Click to read the Guidance Note on Attacks on schools and hospitals
In 2011, by adopting resolution 1998, the Security Council gave the United Nations a mandate to identify and list, in the annexes of the Secretary-General’s annual report on Children and Armed Conflict, the armed forces and groups who attack schools or hospitals, or protected persons in relation to schools and hospitals. The resolution asked listed parties to conflict to work with the United Nations to prepare concrete, time-bound action plans to end and prevent the violations. This is crucial to ensure children can enjoy their rights to education and health and that violators no longer enjoy impunity.
With our partners, we are strengthening our capacity to monitor and report incidents affecting children’s right to health and education in situations of conflict. We are also enhancing our advocacy and dialogue with perpetrators to put a stop to these violations.
On May 22, 2014, the Special Representative for Children and Armed Conflict launched a Guidance Note on Attacks against schools and hospitals to help ensure that everyone involved in monitoring, reporting and advocacy is equipped with the best tools to end and prevent attacks against schools and hospitals.
The guidance note also addresses the issue of the military use of schools and the Special Representative has undertaken significant advocacy efforts on preserving the civilian status of these institutions, including in light of the adoption of the Safe Schools Declaration in May 2015. As of September 2021, the declaration has been endorsed by 111 States, including 16 countries on the children and armed conflict agenda (Afghanistan, Burkina Faso, Cameroon, Central African Republic, Chad, Democratic Republic of the Congo, Iraq, Lebanon, Mali, Niger, Nigeria, State of Palestine, Somalia, South Sudan, Sudan, Yemen).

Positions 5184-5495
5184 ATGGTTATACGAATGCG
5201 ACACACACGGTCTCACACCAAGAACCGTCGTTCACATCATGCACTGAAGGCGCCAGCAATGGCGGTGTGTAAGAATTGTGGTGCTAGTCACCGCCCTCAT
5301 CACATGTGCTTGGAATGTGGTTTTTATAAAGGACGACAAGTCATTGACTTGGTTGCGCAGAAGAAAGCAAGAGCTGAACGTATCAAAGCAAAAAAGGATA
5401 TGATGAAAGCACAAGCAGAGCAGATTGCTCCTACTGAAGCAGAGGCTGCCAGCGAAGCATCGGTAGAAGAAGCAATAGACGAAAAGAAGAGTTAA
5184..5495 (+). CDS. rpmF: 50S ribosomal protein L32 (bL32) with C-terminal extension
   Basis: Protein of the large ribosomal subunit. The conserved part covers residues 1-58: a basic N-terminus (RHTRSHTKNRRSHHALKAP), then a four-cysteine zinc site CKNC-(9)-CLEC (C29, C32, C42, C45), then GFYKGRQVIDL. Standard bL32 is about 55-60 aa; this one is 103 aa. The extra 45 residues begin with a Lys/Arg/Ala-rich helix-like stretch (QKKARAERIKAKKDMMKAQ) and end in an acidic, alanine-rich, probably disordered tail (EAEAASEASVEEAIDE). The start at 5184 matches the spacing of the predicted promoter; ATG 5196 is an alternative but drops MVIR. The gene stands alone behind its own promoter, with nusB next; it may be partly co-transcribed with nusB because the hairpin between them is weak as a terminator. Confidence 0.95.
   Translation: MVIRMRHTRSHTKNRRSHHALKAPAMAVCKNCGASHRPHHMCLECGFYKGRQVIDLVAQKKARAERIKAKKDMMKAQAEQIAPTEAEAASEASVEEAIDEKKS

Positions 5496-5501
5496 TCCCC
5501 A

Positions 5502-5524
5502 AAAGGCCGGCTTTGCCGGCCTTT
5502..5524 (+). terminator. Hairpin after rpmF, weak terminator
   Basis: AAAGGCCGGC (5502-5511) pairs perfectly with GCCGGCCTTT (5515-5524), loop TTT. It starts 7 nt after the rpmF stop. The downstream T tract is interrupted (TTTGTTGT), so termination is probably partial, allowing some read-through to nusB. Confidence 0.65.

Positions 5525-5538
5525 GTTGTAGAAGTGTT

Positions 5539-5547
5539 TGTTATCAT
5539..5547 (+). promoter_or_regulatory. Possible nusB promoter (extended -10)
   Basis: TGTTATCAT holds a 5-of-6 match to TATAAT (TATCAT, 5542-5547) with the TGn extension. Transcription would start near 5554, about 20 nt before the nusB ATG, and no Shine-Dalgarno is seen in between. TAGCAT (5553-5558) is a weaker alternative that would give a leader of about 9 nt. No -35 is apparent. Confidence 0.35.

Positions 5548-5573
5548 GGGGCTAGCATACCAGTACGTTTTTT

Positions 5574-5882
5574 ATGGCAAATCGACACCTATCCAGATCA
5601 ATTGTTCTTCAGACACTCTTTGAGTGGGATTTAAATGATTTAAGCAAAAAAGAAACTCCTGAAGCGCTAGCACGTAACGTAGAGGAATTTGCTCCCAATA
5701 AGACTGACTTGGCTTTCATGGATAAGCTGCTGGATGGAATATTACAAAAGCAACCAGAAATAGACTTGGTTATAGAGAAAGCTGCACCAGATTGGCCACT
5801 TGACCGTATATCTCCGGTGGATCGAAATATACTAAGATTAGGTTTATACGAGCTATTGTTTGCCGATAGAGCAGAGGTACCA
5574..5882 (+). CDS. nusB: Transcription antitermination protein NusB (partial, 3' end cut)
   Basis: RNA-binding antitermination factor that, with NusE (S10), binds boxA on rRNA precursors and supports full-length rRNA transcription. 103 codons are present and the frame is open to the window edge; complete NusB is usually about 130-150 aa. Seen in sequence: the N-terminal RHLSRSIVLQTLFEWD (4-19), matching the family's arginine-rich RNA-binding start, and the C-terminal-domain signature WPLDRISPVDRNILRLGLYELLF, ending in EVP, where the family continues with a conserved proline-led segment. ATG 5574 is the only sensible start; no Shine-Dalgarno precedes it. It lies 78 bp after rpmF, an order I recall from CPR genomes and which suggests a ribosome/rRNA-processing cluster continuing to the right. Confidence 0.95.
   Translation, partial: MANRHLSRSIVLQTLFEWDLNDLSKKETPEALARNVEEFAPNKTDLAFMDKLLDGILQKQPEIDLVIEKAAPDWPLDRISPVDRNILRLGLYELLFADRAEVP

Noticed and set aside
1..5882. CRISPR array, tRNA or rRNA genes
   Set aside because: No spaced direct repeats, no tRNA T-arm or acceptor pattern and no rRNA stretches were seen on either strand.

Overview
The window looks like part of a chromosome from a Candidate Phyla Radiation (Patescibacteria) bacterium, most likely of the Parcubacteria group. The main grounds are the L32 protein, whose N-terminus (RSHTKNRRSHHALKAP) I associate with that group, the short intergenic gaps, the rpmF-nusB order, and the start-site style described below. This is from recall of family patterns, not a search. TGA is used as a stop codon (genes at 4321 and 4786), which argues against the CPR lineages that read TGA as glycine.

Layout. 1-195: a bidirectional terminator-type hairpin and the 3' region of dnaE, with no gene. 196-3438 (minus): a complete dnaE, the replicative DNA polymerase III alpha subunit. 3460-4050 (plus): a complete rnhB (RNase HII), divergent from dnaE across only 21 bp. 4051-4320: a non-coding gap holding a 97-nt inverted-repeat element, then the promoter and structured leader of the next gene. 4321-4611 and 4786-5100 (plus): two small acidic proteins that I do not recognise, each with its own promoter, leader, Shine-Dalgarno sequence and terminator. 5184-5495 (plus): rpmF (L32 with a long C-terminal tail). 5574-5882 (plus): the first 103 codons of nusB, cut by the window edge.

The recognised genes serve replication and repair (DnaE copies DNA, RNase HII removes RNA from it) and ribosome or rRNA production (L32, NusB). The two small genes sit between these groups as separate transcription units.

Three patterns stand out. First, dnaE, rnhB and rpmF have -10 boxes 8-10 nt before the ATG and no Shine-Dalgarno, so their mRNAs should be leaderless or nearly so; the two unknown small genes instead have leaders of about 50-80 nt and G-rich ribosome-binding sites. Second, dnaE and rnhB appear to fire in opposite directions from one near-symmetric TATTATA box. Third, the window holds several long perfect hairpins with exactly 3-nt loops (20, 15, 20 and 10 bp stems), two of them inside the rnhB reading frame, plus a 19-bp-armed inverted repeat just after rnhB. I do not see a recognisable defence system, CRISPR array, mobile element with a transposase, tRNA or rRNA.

Ensuring access to education and healthcare, in contexts of armed conflict and in situations where children are displaced, has also been a priority for the children and armed conflict mandate. Funding for education and healthcare in emergencies is vital to maintain even a minimal level of services for conflict-affected children and has been a key focus in recent advocacy initiatives.
The world has denounced the recruitment of child soldiers; the world has decried sexual violence in conflict. We now have to condemn and take action against attacks on schools and hospitals with the same strength and conviction.